Pyeongchang 2018 Olympic Update (Day 11)

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Pressure and the Olympics go hand-in-hand as there are no athletes that walk into the Olympic Games without feeling the pressure of the event.

They have prepared for so long to get to this point and the last thing they want is to end their Olympic experience without a medal or without putting their best foot forward.

These athletes put in four years of work to get to the biggest stage and all of that work comes down to a few minutes of action where they try to achieve their dream.

The days leading up to the competition can be testing for the nerves of all of the competitors as they look to put on their best performance.

Not everyone can do it and sometimes it can really have an effect on the performance as stars that were supposed to be great crumble under the pressure.

It takes a certain make-up for an athlete to try to get that best performance on the biggest stage and to leave everything else behind.

It is no regular competition but the key to performing at the top level is to try to make it like every other competition.

Putting all of the pageantry out of the equation is the only way that an athlete can compete at the top level.

That is obviously easier said than done and the history of the Olympics is full of athletes who have fallen short of their expectations.

It is also full of those athletes that for whatever reason find that extra gear in the Olympics using the games as a motivation factor.

These are the athletes heading in with little expectations but find a way to compete against the best of the best and take a medal.

It is never an easy thing and for some athletes, the pressure is only magnified heading into the games.

That is true of the many athletes who head into the Olympics as the face of their teams and their countries.

Every country has those people as they have made a name for themselves through past Olympics.

They enter another Olympic Games hoping to find their way back to the podium except this time that has become the expected.

It is a part of the stress that many of these athletes face as they are the ones that every sits and watches from their country.

They are expected to bring home a medal and more often than not they are expected to bring home gold.

The Canadians had two such faces of the games as Tessa Virtue and Scott Moir were some of the biggest names in figure skating for Canada.wolympic-sidebarolympics-sidebar

They have been for a long time as the ice dance pair had brought a new focus on the competition that had never been there before.

The two skaters had been together forever and grew up in the sport together as best friends while continuing to climb up the rankings.

In 2010 they broke onto the scene when they won gold in front of the home crowd in Vancouver and immediately they became superstars.

Everyone was watching them in every Olympics and the way they won or lost, like when they came second in Sochi, they expressed themselves in the best possible way.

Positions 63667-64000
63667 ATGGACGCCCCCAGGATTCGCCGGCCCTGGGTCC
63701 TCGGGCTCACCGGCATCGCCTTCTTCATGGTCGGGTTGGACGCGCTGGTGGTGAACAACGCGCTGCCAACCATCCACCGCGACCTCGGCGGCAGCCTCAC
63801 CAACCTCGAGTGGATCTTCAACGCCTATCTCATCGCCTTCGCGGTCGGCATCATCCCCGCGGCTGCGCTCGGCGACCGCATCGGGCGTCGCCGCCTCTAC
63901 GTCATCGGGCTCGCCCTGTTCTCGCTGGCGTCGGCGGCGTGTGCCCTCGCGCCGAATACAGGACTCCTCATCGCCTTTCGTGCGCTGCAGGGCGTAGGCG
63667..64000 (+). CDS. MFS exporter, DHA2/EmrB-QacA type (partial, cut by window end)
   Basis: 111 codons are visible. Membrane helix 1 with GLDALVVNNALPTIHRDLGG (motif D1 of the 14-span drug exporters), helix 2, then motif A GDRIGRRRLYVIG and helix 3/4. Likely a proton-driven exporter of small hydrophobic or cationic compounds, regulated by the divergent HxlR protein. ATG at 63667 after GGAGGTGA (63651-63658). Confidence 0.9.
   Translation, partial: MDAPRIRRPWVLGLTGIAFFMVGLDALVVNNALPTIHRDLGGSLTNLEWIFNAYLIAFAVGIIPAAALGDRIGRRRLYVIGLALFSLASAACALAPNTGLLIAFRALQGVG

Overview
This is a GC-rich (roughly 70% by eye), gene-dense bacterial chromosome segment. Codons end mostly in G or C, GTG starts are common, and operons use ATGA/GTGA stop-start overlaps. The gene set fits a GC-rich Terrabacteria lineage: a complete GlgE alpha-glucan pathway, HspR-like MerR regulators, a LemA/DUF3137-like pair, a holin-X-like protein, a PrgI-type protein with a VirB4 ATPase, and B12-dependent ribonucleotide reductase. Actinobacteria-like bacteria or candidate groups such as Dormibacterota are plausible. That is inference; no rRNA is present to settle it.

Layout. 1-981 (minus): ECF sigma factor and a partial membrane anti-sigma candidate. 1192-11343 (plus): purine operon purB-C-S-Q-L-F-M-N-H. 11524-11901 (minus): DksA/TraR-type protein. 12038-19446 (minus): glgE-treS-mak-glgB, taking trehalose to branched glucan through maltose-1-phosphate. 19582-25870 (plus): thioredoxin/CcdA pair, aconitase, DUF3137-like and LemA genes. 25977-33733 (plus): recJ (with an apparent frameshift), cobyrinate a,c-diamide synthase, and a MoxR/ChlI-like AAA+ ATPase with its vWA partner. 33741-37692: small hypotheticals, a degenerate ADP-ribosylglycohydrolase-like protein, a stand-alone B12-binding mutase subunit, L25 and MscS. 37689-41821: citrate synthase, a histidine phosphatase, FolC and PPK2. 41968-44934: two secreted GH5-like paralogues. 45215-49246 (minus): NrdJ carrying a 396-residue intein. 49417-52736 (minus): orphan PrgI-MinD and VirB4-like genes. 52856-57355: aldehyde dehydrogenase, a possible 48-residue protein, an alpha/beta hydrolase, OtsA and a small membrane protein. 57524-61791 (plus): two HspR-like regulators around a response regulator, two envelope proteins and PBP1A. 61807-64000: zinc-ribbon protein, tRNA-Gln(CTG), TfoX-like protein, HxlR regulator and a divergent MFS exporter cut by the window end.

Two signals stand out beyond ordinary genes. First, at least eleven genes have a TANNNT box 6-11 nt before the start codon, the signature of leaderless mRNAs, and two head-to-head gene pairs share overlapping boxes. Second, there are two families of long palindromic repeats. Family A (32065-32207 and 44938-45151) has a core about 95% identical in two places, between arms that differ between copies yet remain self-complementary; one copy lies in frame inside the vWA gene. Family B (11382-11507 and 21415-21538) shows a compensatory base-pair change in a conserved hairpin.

Canadians loved them and throughout the world of skating, they continued to be some of the biggest names.

Heading into Pyeongchang there was more pressure than ever before as they were officially the faces of Team Canada.

It was the first time that the Canadian Olympic Committee announced a dual flag bearer as Virtue and Moir carried the flag in for the country.

That put a big spotlight on the two who headed into the games with the expectation of winning a gold medal.

Adding to that pressure was the fact that for Virtue and Moir this was likely going to be their last Olympic games and possibly the last competition.

With all of that and their history of success, Canadian fans had some high expectations for both to finish at the top of the heap in a tight group of ice dancers.

The pair made good on those expectations earning a world record in the short program and a personal best in the free program to win the gold.

They are far from the only people to feel that pressure but every person handles it differently with some exceeding expectations and others falling short.

That is the reality of the Olympics as it is the biggest show for these athletes and their chances to get a medal come with only a few minutes of competition.

 

The Canadian Story:

Golden Performance

Just before Virtue and Moir won their gold medal another Canadian added to the gold medal total. Cassie Sharpe put up massive runs in the women’s ski halfpipe to the point where anyone competing would have to be perfect to beat her. After her second run, she earned a score of 95.80 putting the gold out of reach for everyone else and taking home her first Olympic medal.

Humphries Struggling

A day after the Canadian men were able to squeak out a gold by tying the Germans I the two-man bobsled one of Canada’s best took to the track. Kailie Humphries had already taken two Olympic titles and she was hoping to leave Pyeongchang with her third title becoming the first woman to do so. It is going to be a fight after her first two runs landed her in fifth with her medal hopes in serious trouble.

Curling Saga Continues

The Canadian Curling teams have had some of the most drama-filled tournaments this year as they have struggled and looked brilliant at times. Both the men and the women were expected to at least medal but now are just hanging on. Team Koe seemed to be ready for the playoffs until dropping three in a row and now they are tied for the final playoff spot with one game to go. Team Homan struggled to start and with a loss on Day 11, their playoff hopes are down to two must=win games.

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